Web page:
years ago, as they say round here, there was such a thing as a 'blackthorn winter', a spell of harsh weather in late March and early April when the blackthorn flowers were white in the hedgerows. This year, it has been a 'blackthorn summer', almost three weeks of sunny, warm, weather, after early morning mists and frosts. I don't think I can remember better weather in March, even in the year of the great drought, 1976. In that year, the weather was also windy, but in the last couple of weeks it has mainly been remarkably still. What is more, the cold nights have meant, in this part of the East Midlands at least, that growth has not been helter-skelter; it is decorous and encompassable, not terrifying in its dynamic. Things are not yet getting out of hand.
Nevertheless, being conscious that a March dust is worth a king's ransom (as they don't say round here), a week last Sunday I abandoned, with facile and shaming casuistry, any plan to go to church, and went out to the vegetable garden instead. It was time to sow the peas.
I don't know if you have ever sowed peas. The job needs a sunny, birdsong morning and a well-cultivated soil to make it pleasant, for it is very fiddly, almost tiresome. Instead of simply being able to lay a taut line across the bed, draw out a shallow drill with an onion hoe along the line, and sprinkle seed along that drill, as is usually the case with vegetables, it requires the making of a flat-bottomed drill, some six inches wide and an inch and a half deep. The reason for this is simple. A single row of pea plants does not yield many peas for the effort, so it is necessary to sow densely, in a close zigzag, and support the resulting thickish herbage with sticks and string as it grows. A sharp, narrow spade must be pushed alongside the taut line to make this drill, and it is surprisingly tricky to make the drill both flat and of an equal depth.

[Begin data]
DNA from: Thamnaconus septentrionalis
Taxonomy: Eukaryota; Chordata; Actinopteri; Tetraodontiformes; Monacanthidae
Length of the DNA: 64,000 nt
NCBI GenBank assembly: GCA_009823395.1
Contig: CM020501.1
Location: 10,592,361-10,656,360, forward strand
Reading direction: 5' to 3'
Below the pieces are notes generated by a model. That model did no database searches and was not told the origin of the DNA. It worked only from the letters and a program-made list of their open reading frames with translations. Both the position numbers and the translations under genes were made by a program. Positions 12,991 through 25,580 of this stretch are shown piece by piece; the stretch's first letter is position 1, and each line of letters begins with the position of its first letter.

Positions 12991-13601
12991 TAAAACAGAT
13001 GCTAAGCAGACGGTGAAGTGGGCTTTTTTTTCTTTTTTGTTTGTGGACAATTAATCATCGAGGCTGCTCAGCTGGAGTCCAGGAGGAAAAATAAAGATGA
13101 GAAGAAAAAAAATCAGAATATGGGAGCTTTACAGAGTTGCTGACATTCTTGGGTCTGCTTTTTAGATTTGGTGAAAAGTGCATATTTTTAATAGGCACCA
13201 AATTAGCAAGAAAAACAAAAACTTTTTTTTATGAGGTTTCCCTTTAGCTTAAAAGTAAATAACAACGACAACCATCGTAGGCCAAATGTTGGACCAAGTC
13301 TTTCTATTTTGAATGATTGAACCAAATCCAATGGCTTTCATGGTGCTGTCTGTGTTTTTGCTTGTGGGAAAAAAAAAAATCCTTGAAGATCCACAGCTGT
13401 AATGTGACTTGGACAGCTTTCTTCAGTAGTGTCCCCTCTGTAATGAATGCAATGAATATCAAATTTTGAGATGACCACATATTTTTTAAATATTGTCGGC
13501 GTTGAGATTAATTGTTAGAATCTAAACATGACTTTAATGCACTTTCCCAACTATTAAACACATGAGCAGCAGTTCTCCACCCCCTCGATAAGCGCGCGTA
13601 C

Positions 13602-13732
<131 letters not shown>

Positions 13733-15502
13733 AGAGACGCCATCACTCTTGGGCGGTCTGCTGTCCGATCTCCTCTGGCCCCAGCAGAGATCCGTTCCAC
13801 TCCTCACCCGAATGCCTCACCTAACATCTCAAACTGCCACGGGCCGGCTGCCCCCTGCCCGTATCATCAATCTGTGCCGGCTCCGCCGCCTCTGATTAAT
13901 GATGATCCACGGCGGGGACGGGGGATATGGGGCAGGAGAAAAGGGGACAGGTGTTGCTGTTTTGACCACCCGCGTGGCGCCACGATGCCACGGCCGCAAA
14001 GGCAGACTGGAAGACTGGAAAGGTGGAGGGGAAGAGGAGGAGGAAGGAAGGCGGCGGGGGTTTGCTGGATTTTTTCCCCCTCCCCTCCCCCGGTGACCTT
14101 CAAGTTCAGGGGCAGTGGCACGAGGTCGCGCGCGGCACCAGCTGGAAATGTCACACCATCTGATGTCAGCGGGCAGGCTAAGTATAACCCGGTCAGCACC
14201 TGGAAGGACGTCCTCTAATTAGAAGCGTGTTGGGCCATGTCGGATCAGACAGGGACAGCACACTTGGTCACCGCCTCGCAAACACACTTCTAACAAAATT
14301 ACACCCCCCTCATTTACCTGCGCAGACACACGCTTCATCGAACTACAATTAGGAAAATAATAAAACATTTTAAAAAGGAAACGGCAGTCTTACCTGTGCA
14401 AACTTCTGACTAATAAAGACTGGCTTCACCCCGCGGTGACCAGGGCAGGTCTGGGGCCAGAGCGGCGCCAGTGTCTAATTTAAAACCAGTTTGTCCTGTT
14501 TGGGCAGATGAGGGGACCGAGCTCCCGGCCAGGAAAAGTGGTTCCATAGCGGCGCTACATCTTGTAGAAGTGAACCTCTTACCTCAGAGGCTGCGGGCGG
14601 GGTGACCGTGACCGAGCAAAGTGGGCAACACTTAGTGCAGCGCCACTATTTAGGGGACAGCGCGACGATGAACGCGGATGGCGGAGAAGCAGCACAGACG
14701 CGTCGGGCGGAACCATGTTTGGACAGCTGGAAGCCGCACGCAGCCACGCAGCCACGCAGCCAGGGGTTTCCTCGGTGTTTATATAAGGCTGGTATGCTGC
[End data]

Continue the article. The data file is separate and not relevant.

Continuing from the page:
Once that is achieved, however, matters improve, for pea seed is large, hard and easy to place in three rows in the drill. After sowing, the soil must be carefully drawn back over with a rake, so that the seed is not dislodged, and tamped down with the rake head. Finally, a thick network of hazel twigs or a rectangle of chicken wire has to be laid on top to hinder birds and the infuriating activities of other people's cats, for whom a well-raked soil is an irresistible invitation. Some people stretch a network of black cotton across the rows between short stakes, but not only is this almost unendurably fiddly, but it must be an unpleasant sensation for birds who land on it, since the cotton is invisible to them.
Describing this workaday activity in such detail underlines for me an important point about gardening. With so much modern emphasis on the desirability of good garden design, plant associations and all that stuff, it is easy to forget that there is often as much satisfaction to be had in some trivial task as in a grand scheme. And as much pleasure in an annual miniature miracle, like the leaves of a perennial pushing through the soil, as there is in viewing the Big Picture. A sunny March day finds me marvelling at the scent of primroses or tazetta narcissi, the claret-red young leaves of peonies, the furry buds of apple trees, the honey-bees, golden with pollen, in the crocuses. No pleasure in a well laid-out, generously planted July border is greater than that.
In any event, the Big Picture is a little blurred just now: beds of perennials still look quite bare and certainly flat, the tulips are all leaf, the biennials not out, weeds are growing faster than cultivated plants, trees are yet to come into leaf, lawns are yellow and rank. Work done in March helps bring the Big Picture into focus. What is more, on that first Sunday morning of the second Gulf War, I could find welcome distraction from another Big Picture in complicated little tasks, and be grateful for the concentration that they required.